By Michael Shapiro
A few weeks ago, Verizon announced that it would shutter FIOS 1, its local news station in New Jersey and New York. The creation of FIOS 1 was aimed at capturing new subscribers by providing an alternative to Cablevision’s News 12. Over its ten years in existence, FIOS 1 provided vital local news coverage in communities across New Jersey and New York that would otherwise be neglected. Verizon has since announced that it will add News 12 into its packages. However, adding News 12 will not fill the void caused by FIOS 1 leaving the marketplace. Consumers will now have less choice when it comes to local news and 150 reporters, at least for the time being, will no longer be telling the important local news stories that need to be told.
More broadly, the move could not have come at a more unwelcome time. Many print and digital outlets continue to consolidate, downsize or shut down in communities across the country because of financial pressures, contributing to the expansion of “news deserts.” If this trend continues, and it shows little signs of slowing, the prognosis for the health of our civic life will continue to dim. If the reaction to the impending closure of FIOS 1 tells us anything, it’s that policymakers are beginning to take notice.
Several Members of Congress from New York and New Jersey sent a letter to Verizon asking them to reconsider their stance. They wrote:
“Ending this contract would shut down FIOS 1, a major contributor to original programming, and threaten the robust free press that drives our democracy in New York and New Jersey…As we have seen from the cuts and consolidation in print media, local journalism is irreplaceable, and these cuts would do great harm.”
In this sentiment, they are entirely correct. Local journalism is irreplaceable and so are the people who are on the ground doing the reporting. So what does Verizon’s decision to close FIOS 1 mean in the broader context of our local news ecosystem?
Attention from policymakers is a great start. By recognizing that we are truly facing a local journalism crisis, we are taking the first steps towards finding a solution that includes discovering ways to innovate in the public sector to preserve and expand local news coverage. We in local news should embrace this and actively work to find areas where government can support a robust local news ecosystem.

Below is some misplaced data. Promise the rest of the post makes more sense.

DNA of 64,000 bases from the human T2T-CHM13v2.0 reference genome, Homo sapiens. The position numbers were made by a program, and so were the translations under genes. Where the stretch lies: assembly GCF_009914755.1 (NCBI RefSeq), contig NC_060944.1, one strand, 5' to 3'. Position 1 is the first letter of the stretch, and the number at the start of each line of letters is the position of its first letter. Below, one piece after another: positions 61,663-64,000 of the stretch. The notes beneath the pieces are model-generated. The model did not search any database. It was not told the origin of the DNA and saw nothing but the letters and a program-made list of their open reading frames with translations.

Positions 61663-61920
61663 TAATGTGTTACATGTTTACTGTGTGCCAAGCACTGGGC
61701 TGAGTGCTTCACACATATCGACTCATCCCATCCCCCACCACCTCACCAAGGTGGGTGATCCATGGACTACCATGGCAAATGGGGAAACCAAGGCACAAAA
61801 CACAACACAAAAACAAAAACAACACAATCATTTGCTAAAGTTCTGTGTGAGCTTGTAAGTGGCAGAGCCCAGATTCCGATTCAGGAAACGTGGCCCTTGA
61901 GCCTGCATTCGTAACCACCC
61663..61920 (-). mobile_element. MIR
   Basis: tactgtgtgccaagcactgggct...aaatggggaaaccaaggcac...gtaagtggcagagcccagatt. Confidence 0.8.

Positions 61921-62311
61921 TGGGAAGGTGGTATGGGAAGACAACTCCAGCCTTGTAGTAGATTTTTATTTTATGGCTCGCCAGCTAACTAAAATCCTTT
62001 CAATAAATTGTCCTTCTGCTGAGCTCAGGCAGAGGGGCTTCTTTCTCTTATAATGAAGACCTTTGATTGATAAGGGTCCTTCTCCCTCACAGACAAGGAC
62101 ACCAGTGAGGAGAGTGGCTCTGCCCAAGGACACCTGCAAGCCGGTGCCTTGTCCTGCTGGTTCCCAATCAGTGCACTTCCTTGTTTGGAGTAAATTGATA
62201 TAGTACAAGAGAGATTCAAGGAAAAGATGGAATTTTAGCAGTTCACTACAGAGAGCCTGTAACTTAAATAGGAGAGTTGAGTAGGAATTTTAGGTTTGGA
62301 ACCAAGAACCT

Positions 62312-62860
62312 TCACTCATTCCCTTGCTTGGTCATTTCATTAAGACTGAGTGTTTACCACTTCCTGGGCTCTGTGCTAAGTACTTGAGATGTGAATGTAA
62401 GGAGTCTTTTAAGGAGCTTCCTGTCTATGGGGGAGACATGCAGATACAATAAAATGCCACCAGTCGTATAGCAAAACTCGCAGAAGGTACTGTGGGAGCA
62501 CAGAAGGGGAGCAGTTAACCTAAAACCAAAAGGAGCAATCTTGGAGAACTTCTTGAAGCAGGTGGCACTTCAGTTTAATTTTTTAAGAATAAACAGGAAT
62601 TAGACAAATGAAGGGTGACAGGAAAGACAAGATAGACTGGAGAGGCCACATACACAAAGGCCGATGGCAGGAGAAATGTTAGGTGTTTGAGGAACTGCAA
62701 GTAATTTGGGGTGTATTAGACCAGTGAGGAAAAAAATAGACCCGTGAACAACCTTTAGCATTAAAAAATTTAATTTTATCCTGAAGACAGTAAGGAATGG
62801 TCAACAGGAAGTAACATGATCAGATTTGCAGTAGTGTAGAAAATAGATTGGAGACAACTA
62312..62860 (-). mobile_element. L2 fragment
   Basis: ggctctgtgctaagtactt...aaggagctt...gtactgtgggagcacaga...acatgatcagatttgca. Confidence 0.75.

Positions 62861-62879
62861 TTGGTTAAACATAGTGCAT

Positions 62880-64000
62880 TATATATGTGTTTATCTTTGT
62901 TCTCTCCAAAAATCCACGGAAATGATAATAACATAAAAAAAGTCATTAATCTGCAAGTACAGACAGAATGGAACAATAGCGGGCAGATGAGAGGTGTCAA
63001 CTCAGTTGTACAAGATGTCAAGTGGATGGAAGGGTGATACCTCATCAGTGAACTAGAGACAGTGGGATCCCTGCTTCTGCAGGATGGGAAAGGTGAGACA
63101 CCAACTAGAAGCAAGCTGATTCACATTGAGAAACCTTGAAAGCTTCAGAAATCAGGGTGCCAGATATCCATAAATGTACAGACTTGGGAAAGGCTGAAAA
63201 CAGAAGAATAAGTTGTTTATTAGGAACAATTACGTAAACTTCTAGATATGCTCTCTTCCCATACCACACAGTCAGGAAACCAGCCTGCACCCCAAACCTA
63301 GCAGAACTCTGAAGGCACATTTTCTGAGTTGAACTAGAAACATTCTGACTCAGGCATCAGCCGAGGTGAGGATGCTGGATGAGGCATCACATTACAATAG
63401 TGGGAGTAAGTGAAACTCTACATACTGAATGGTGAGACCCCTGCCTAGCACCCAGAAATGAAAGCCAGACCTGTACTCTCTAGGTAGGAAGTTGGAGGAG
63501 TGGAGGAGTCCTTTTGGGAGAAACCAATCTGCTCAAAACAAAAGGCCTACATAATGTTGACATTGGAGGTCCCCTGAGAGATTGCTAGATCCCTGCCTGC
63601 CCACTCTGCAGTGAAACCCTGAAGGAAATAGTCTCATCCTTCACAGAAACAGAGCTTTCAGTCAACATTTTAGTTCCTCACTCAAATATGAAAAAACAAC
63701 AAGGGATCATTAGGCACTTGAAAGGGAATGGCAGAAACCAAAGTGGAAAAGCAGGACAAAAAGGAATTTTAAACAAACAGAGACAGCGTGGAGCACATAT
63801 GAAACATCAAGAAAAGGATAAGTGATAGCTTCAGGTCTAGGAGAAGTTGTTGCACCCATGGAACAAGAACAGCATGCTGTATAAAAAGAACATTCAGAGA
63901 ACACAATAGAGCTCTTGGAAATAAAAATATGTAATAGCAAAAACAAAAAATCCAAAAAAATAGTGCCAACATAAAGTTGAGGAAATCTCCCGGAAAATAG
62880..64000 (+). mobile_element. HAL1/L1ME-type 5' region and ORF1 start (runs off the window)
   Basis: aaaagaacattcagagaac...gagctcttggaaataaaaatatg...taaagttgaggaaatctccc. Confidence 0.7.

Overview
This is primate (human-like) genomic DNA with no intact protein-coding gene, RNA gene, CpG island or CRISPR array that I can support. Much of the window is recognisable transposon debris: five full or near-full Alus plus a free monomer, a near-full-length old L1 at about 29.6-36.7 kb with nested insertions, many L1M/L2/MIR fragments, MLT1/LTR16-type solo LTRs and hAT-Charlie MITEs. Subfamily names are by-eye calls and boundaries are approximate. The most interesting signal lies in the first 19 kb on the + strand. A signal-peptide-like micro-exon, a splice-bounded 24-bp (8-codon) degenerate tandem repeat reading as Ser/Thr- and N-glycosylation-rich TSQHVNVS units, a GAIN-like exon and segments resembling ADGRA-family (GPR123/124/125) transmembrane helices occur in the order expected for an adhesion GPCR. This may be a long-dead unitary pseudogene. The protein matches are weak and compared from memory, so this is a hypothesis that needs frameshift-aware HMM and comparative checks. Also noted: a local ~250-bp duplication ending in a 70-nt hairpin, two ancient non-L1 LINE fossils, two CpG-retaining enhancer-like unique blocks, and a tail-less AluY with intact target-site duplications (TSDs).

The second part is a lack of innovation. We need to continue to find ways to bring engaging, grassroots reporting to communities across the United States in a sustainable way.
The third broad takeaway is that we need continued, genuine buy-in from tech platforms in supporting local news. The decline of print and, yes, even digital outlets, has at least in part been a symptom of a shift of attention to big tech platforms. A concerted effort on the part of big tech to develop fruitful partnerships that will be mutually beneficial and not lopsided will be key.
As I’ve written before, local news isn’t nice to have — it’s essential. It’s essential because of the impact it has on the functioning of our democracy, from the federal level on down to our school boards. The data is clear. More people get engaged with the political process when there is robust local news coverage — including higher voter turnout. It is unequivocally bad news that Verizon is shuttering FIOS 1, but I do hope that it will serve as a wake up call that we need to do more to protect, preserve and expand local news coverage.
Michael Shapiro is CEO and publisher of TAPinto.net, a network of more than 80 independently owned and operated local news websites in New Jersey, New York, Pennsylvania, South Carolina and Florida. This post originally appeared on Medium at https://link.medium.com/YkkzfCdX4Z and is re-posted here with the permission of the author.
Categories: Jandoli Institute, Media
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